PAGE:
6) Saw franchise - While Scream brought horror movies back to the mainstream, the Saw franchise took away the laughs and brought back the gore, bringing forth films like Hostel. While some might argue that the Saw films are obligatory with their gore, they do set up some interesting psychological debates. Would you kill an innocent person in order to save yourself? Would you put your trust in a madman if it meant saving your life? If you can see past the gore, you'll discover that there's a pretty interesting story there. Also, due to their relatively low budgets, the franchise has been able to release a sequel every year. They've also come up with some clever ways of getting around that whole "bringing the killer back after he's been killed" problem.

5) Scream trilogy - I think it's entirely fair to say that Scream effectively resurrected the horror movie genre. It also completely changed up the formula. Following this film, we had a long string of movies in which there was a masked killer, forcing the audience to guess the identity of the murderer, instead of focusing on a supernatural villain. The fourth wall was removed, as well, with the characters openly acknowledging and even laughing at certain horror movie cliches. The third installment is undoubtedly the weak link, but the first two were phenomenal.

4) Psycho - Talk about cultural impact! To this day you still have people refer to this film as the reason why they were afraid to take a shower. Much like a number of other movies on this list, Psycho was tarnished by silly sequels and unimpressive remakes (honestly, Vince Vaughn as the meek and modest Norman Bates?), but the original still stands as a legend within the genre. Oh, and that twist of an ending is STILL alluded to, nearly half a decade later.

3) Halloween - High on the camp and supernatural without being explicit about it (which, in my eyes, is a potentially hurtful thing), I normally wouldn't rank this so high. But that's why I'm specifically referring to the original Halloween, and not the franchise. The original Halloween was a pretty terrifying premise: A madman escapes from an insane asylum and starts massacring teenagers. He does so while wearing a mask on Halloween, effectively avoiding any suspicion whatsoever. It got silly when Michael Myers suddenly continued to come back to life and had super strength (and I think he was possibly psychic at one point), but the original was a surprisingly strong film.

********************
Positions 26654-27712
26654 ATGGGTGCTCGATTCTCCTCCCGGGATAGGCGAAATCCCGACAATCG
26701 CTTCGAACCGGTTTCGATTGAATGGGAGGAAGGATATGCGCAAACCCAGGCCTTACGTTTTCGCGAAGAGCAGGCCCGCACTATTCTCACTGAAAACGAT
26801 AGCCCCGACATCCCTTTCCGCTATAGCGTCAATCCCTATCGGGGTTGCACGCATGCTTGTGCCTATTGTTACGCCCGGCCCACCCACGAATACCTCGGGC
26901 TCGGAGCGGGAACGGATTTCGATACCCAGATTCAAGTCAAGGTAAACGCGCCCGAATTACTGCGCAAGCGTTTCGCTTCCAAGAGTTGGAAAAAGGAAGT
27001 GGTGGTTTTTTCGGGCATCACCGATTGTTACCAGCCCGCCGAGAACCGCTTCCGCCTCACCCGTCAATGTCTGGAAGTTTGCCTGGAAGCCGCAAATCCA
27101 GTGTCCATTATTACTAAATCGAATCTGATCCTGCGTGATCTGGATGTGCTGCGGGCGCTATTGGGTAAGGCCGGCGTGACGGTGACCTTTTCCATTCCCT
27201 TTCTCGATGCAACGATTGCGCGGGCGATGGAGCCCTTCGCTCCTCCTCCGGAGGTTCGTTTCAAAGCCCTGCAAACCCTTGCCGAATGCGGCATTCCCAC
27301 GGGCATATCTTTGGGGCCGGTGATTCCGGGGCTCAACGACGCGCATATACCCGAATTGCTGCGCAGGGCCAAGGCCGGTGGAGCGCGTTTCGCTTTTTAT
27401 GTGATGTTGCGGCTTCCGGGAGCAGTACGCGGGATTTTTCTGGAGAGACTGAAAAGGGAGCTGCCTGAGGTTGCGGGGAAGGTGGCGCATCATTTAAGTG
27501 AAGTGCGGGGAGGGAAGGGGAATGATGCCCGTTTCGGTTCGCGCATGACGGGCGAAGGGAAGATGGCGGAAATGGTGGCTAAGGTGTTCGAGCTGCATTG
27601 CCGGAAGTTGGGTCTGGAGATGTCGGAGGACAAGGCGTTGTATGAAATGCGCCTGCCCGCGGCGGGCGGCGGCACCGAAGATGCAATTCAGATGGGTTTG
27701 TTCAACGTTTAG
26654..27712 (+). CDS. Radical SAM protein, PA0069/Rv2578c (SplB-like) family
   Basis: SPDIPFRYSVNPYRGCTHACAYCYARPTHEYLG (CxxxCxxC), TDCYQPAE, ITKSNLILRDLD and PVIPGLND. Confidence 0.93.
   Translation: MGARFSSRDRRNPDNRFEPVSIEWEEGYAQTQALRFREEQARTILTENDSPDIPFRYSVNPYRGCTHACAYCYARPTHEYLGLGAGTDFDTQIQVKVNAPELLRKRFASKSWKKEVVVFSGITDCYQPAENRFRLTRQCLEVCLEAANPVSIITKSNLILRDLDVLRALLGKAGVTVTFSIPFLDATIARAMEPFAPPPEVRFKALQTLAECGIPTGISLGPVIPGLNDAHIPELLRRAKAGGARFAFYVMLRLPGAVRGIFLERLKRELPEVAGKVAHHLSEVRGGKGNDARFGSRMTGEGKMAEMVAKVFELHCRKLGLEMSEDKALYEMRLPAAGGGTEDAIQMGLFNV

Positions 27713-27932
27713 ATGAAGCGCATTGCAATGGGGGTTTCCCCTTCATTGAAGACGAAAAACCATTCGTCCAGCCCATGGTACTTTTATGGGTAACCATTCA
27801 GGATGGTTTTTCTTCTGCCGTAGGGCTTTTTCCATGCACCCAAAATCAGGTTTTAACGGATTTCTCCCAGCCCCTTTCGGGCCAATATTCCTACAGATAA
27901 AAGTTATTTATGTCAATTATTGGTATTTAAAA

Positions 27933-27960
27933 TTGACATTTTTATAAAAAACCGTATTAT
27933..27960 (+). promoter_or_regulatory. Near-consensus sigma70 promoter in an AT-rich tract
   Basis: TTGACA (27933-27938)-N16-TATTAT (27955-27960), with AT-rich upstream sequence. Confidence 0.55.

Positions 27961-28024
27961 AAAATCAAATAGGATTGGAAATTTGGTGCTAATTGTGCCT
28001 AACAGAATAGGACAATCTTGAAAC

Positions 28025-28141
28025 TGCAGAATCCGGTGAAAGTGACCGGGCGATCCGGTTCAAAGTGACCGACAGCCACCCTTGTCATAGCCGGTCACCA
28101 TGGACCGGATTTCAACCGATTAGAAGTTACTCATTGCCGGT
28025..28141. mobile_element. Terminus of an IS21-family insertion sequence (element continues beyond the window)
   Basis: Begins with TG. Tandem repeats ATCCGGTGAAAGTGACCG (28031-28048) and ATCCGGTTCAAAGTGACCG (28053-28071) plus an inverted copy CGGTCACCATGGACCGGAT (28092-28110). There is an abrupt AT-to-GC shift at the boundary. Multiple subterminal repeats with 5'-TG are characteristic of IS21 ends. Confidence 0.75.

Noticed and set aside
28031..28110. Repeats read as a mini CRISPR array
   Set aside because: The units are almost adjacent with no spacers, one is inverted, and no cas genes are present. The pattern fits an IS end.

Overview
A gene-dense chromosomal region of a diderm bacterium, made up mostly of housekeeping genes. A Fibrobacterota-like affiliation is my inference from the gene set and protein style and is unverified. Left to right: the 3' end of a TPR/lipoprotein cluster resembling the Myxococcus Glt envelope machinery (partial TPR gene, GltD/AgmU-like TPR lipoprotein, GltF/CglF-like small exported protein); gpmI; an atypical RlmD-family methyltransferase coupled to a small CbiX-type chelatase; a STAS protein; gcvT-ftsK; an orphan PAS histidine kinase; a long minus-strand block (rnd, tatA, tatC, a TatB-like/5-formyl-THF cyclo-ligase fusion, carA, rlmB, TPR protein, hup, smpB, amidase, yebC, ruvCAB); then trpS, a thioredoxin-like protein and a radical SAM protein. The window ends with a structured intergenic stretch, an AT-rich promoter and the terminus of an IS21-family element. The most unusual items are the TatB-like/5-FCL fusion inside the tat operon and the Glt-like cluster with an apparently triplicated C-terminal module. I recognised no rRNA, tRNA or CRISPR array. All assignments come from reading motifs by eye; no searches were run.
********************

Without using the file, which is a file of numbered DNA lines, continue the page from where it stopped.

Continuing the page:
2) Carrie - While I have stated that horror movies don't scare me, this is the one exception to the rule. I have only seen this movie a handful of times (I can probably count it on one hand), and the first time I saw it I was a young child. The final scene, in which Carrie's hand emerges from the grave and grabs a mourner's hand, is one of the only times in the history of watching television and movies that I have jumped up and continued to be scared for quite some time. I don't think I remember a single line from that movie, but that scene is forever etched in my brain. You can go ahead and skip that 1999 sequel, though.

1) The Exorcist - Is this the scariest movie of all time? Honestly, I didn't find it that bad. But at the same time, how could you deny the impact this film has had on the movie industry as a whole? The image of the adult male standing on a streetlight-lit sidewalk is absolutely iconic. For better or worse, virtually everybody associated with that film will forever be remembered for THAT film. And unlike practically every other horror film, this movie was completely devoid of camp. And while it may not have rattled me, there are many, many people out there who legitimately believe this to be the scariest movie of all time. Between sequels, prequels, and remakes of prequels, the Exorcist has never come close to being duplicated.